Commanding Attention With Your Voice

by Ann S. Utterback, Ph.D. on April 25, 2011

I bet you never paid too much attention to a tour guide, but your on-air work might improve if you did. Let me explain….

Think of a typical tour guide at a museum or on a tour bus.  Tour guides need to command and hold people’s attention. The guides must do this with their voices alone. You’d be pretty disappointed if you went to your local museum and a soft spoken or mumbling guide came to show you around. You might just wander off on your own or seek out a more dynamic guide. Listeners will do the same thing if your voice does not grab their attention whether you are a voice over artist, a broadcaster or a podcaster.

How do you get a dynamic voice that commands attention?  First, don’t let the ends of your sentences trail off. A tip I give clients is to always try and make the last word in your sentence as strong as the first word. Keep good energy in your voice all the way to the end of each sentence.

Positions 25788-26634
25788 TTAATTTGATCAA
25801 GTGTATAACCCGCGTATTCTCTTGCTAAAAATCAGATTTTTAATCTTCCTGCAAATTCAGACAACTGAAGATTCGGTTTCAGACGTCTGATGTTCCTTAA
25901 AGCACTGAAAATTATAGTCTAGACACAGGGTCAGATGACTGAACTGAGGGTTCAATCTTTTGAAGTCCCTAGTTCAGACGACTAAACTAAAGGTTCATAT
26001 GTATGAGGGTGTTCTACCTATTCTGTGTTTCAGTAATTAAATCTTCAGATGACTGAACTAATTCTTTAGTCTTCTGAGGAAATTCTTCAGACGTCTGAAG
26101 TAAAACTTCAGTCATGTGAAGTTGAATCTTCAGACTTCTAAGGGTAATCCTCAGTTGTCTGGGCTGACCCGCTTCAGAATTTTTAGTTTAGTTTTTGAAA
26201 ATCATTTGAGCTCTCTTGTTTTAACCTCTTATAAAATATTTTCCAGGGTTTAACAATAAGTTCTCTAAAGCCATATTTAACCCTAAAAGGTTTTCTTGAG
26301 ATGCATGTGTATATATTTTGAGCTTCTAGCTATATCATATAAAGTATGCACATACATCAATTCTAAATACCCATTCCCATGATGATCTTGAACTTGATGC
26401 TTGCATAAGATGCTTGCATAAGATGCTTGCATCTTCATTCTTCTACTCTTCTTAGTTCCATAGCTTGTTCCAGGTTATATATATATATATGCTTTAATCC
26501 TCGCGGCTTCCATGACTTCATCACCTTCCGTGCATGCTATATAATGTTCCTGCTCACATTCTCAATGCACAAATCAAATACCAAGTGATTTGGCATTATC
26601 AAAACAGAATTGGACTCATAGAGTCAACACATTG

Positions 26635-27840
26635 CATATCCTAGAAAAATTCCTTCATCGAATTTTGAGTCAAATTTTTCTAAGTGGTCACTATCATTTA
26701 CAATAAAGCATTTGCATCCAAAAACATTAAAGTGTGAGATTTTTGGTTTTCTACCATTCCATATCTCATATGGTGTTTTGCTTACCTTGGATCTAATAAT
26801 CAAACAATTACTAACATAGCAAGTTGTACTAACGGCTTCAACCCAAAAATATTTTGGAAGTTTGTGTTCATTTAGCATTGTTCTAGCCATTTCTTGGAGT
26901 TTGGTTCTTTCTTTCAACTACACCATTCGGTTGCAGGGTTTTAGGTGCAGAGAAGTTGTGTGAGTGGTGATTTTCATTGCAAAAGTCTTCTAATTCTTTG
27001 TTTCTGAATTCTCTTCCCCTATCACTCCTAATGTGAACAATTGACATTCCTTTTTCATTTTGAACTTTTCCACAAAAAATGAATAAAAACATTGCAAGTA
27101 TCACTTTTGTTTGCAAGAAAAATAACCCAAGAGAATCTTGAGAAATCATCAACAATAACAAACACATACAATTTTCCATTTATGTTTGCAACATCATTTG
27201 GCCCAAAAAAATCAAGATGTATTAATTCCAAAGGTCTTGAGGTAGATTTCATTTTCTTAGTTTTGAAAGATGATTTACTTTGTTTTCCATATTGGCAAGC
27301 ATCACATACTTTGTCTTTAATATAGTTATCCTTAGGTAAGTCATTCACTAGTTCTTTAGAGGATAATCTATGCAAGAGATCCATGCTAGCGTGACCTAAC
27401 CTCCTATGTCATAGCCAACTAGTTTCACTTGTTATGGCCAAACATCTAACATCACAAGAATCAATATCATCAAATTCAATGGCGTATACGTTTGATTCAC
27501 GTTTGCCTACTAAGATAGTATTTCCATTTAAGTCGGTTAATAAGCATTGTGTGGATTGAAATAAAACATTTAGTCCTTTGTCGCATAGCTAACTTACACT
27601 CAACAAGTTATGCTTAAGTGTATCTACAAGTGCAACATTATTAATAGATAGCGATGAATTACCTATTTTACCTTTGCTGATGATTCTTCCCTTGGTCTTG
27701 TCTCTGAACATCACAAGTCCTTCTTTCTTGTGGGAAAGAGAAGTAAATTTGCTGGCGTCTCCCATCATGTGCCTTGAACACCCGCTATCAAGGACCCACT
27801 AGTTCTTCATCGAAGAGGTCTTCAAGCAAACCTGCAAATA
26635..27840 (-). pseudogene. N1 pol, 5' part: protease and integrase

Another way to sound commanding is to project your voice well. Vocal projection is how far the sound you create travels when it leaves your mouth. The weak tour guide might sound like someone talking with a surgical mask on because all the sound is trapped around the face.  If you think of projecting your voice a few feet in front of you, your voice will sound more commanding.  This voice will sell more products if you’re voicing a commercial, and it will pull your listeners in if you’re a broadcaster or podcaster.

Next week’s blog post will explore the area of projection more completely so stay tuned.  And for more on projection before then…..

see Lesson 3 on the MP3 pageWhile you’re there, you can also download Lesson 1 on Keeping a Healthy Voice for free!

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